A recent study, led by Dr. Josef Anrather, an associate professor of neuroscience at the Weill Cornell Medical College in New York (USA), has found that the commensal gut microbiota could influence the immune system to decrease the severity of ischemic stroke in mice.

A recent review, published by postdoctoral researcher Dr. Eldin Jasarevic from the Department of Animal Biology in the University of Pennsylvania, argues that sex differences influence the development, maturation, and maintenance of the gut microbiome-brain axis throughout the lifespan.

Neuromediators in the Gut-Brain Axis

11 Mar 2016

by Boris Shenderov

It is increasingly clear that brain processing is influenced by the gastrointestinal microbiota; study of the gut-brain axis has shown evidence that gut bacteria interact with the enteric nervous system and the central nervous system. Good brain function depends on neuromediators -- that is, substances that carry messages between neurons, or from a neuron to another type of cell.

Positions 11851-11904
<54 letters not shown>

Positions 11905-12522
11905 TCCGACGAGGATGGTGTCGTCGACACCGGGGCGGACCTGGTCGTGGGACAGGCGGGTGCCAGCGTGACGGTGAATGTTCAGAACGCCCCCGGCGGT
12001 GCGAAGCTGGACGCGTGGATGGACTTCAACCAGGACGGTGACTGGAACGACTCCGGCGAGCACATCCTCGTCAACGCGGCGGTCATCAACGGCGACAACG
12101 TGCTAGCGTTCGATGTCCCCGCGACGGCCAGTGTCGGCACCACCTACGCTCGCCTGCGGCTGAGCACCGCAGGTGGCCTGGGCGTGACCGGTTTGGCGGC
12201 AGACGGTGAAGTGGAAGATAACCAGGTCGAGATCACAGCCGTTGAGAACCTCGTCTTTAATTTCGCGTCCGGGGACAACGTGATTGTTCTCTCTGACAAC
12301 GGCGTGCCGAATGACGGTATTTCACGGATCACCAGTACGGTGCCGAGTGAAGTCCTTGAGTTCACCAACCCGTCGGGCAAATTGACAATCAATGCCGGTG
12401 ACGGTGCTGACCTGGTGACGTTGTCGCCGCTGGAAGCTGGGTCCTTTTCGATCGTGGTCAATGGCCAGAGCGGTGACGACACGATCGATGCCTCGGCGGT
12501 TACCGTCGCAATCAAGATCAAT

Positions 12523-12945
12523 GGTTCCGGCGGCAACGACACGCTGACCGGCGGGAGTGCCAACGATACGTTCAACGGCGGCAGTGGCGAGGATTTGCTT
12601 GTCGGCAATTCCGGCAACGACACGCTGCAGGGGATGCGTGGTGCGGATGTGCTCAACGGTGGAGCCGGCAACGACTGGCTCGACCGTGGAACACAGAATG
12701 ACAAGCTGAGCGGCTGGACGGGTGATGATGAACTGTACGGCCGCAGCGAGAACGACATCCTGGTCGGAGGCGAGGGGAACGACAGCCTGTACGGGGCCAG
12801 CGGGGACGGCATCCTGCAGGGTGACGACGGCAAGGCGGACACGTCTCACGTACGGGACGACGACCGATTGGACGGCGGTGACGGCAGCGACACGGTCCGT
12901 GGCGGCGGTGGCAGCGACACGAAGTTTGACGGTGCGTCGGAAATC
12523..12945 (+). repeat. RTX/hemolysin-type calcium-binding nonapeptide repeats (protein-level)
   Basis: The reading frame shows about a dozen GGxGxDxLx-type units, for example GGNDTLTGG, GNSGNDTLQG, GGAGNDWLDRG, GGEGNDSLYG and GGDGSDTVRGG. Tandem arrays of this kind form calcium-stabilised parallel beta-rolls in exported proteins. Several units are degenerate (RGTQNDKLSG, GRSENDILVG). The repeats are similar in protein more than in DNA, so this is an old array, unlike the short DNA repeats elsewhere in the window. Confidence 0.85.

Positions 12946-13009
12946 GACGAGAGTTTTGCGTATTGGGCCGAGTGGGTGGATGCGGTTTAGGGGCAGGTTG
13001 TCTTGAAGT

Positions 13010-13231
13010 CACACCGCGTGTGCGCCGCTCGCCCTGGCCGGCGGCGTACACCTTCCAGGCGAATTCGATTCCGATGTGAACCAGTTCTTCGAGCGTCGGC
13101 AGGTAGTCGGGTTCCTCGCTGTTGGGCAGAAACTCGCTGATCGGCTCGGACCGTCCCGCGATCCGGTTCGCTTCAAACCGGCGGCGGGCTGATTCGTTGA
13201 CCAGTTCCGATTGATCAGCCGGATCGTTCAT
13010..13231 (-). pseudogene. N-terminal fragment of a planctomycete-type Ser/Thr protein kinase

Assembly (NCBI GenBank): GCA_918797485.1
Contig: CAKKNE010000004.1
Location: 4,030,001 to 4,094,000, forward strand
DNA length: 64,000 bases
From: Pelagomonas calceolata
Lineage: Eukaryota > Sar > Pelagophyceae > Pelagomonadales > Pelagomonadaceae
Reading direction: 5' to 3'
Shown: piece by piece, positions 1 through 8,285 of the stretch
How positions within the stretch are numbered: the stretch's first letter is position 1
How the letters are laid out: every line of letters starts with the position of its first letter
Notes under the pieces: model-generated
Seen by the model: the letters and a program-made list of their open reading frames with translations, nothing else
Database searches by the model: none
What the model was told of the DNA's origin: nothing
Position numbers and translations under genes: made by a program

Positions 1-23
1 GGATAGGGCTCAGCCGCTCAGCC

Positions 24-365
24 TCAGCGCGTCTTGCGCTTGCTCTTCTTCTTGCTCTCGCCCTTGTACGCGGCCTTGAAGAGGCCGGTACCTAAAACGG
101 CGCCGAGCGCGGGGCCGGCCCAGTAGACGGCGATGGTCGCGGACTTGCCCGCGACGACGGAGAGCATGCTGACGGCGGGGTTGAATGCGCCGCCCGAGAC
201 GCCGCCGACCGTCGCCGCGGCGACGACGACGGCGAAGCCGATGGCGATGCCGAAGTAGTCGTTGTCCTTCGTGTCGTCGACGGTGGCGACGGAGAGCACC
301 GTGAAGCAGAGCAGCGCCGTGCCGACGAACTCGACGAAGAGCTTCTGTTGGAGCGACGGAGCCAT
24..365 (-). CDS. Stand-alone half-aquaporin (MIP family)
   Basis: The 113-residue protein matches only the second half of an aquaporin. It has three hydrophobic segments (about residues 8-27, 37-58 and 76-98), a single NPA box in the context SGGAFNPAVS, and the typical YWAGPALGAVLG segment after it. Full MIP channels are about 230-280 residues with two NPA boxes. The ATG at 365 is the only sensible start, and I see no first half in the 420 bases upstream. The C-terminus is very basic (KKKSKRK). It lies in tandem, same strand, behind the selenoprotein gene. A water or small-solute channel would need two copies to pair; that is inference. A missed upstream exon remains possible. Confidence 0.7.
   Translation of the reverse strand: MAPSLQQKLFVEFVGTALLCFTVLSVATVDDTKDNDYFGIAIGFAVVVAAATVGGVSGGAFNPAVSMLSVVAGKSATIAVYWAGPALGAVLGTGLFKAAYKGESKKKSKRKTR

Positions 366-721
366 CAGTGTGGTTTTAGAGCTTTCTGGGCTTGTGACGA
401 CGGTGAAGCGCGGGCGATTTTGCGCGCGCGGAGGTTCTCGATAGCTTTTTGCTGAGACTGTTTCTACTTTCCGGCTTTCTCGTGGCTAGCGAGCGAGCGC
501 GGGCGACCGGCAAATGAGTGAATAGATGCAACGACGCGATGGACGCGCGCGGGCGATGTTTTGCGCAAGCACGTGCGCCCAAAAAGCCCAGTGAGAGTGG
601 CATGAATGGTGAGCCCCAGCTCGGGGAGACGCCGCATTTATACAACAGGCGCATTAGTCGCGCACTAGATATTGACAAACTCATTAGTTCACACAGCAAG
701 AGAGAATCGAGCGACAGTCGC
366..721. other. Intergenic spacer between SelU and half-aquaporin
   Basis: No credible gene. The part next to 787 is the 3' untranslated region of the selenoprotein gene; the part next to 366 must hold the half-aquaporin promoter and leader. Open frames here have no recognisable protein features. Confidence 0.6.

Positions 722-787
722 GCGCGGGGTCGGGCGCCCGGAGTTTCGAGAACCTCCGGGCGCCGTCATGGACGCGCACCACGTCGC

How might microorganisms move from one part of the body to another? Let's begin with the womb, where the concept of fetal colonization has rapidly gained acceptance, indicated by meconium and placental microbe studies.

This Chinese study aimed to characterize the gut microbiota of patients with major depressive disorder (MDD): one group of patients with acute MDD (who scored high on a depression scale, indicating clinically significant depression), called 'active-MDD', and a second group of patients with a history of MDD who had responded to treatment (achieving a 50% reduction in depression scale scores after 4 weeks of treatment), called 'responded-MDD'.

The Gut-Brain Axis: A Two-Way Street

25 Aug 2015

by Paul Enck

A study by De Palma, et al. used germ-free and specific pathogen-free mouse models to investigate the effects of early-life stress.

Fermented foods are not included in the recently revised ISAPP definition of probiotics, since the bacteria they contain are uncharacterized. But scientists are nevertheless studying how these foods may affect health, including brain function.